There was something so powerful and exhilirating about walking through dense jungle with butterflies and birds flitting around, hearing the rush of water get louder, until finally you are standing on the edge of a thundering waterfall with spray on your face and your heart in your throat.

It was one of the most beautiful sights I have ever laid eyes on. Truly magical.


Story that needs to be told: I feel as though this trip highlighted a few reasons why I should not be dispensing travel tips…

Firstly, we functioned in our own time zone for the majority of our trip. I don’t mean that we ditched our watches and consciously decided it’s “holiday time”, I mean that 4 adults all remained totally unaware of the fact that we had crossed into another time zone.

This had a number of repercussions: we were confounded as to why the dining room was never open on time, we marveled at how quiet the breakfast buffet was, and we cursed the tardiness of the jungle train with its complete disregard for the schedule.

It was on our final day that the time warp was corrected, and days of mysteries were suddenly solved: “Oh! So, that’s why….”


Secondly, we naively had no Argentinian pesos on us when we arrived at the national park gates…in our hideous rental van…in the middle of the night.  The guards helpfully directed us to a cash machine at the main gates. But when they said ‘cash machine’ they meant a small windowless hut on the edge of a dense, looming jungle. Not surprisingly it was not working because, well, that whole JUNGLE thing.

We were then led to the “commercial hub” of the park where there are small shops and restaurants, and supposedly access to another cash machine.

I will tell you this: there are fewer things more butt-clenchingly fearsome than your husband and your father-in-law walking off into the darkness of a deserted national park with two armed guards.


They were gone a long time. Long enough for me to listen to the entire nocturnal repetoire of the jungle creatures. Long enough that the kidlets started softly snoring. Long enough that I decided pesos were the LEAST of our worries.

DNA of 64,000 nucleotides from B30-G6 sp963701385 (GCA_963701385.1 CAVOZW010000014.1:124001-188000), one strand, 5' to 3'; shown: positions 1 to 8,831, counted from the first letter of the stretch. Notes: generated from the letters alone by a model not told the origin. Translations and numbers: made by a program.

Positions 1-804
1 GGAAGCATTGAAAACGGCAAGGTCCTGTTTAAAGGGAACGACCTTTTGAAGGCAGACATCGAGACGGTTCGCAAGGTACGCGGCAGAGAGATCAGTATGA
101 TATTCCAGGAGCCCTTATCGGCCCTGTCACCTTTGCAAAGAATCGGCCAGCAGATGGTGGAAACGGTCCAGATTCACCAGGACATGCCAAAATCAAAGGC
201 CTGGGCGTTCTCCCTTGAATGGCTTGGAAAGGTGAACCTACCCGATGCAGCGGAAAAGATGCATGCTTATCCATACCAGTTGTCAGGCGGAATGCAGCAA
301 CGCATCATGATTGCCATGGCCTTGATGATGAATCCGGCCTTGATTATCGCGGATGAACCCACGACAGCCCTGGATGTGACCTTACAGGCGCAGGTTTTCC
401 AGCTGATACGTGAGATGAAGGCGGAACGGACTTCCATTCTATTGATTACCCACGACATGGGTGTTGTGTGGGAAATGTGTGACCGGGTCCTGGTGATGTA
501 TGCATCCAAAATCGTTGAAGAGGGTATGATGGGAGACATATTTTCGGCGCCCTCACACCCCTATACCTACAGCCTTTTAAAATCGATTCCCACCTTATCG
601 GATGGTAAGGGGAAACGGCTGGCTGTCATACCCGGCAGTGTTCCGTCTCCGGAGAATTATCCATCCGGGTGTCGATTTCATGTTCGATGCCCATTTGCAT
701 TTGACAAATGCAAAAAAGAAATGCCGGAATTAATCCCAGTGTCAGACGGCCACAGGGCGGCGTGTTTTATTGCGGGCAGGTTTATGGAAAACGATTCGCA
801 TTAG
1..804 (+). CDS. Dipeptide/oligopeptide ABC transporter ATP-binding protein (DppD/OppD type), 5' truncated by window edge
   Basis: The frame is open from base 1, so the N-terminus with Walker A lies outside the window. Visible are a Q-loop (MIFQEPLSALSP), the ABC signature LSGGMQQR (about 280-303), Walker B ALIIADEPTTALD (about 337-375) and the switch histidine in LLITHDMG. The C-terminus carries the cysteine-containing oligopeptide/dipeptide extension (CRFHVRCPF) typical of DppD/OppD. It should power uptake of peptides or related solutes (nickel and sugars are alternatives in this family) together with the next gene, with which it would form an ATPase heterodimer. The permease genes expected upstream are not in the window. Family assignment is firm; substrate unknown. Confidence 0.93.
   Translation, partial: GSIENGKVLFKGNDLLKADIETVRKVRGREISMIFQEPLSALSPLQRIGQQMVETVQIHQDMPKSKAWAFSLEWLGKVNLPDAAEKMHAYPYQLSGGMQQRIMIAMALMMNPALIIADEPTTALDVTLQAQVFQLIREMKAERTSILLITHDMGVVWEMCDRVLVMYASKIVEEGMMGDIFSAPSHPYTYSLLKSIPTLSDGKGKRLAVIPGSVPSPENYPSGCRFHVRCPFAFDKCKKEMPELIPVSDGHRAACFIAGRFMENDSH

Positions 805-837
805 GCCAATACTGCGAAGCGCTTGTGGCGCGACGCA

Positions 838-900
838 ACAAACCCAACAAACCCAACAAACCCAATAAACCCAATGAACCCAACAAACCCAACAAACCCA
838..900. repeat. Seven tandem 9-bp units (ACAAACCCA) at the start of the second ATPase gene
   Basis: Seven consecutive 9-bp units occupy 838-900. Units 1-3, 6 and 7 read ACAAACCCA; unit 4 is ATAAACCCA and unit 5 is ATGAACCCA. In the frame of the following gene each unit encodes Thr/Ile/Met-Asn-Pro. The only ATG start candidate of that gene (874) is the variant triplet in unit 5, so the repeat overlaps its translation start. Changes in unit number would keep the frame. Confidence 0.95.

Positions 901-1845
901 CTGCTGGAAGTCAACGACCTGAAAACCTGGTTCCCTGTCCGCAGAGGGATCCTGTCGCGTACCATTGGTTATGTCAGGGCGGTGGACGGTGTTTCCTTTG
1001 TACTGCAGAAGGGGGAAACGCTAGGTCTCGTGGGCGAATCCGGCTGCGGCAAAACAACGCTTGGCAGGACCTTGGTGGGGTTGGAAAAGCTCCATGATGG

And, then, out of a darkness so deep it looked tangible, came our men and the guards. Breathe a sigh of relief with me.

You know, come to think of it, maybe they weren’t gone so long after all….we cannot be relied upon for proper time keeping.

“Adventure is worthwhile.” – Aristotle

In the cold light of January


Hello friend! Welcome to 2013! Here’s hoping that your holidays were magical and bright.

Now we are into the first week of January which is THE biggest let-down, is it not?! Jiminy. All the sparkle is gone, the decorations are packed away, and I’m left with the realization that my resolutions are exactly the same as last year (not because they are so awesome, but because inevitably I did not accomplish them).

But I say January does not necessarily have to be a shock to the system. You can begin a new year gently, tenderly. You do not have to know everything by this first week of this first month.

You will have seen all of the “Year in Review” questionnaires bouncing around. Here is my take on it, in the spirit of A Year of Travel:

Top destination in 2012:

Argentina: Buenos Aires, Mendoza and Iguazu Falls. That country ticks all the right boxes.

Favourite plate of food in 2012:

Sweetcorn pancakes with bacon, asparagus, and Hollandaise sauce in Australia. I would eat that meal again in a heartbeat. (Then again I would eat most meals again in a heartbeat.)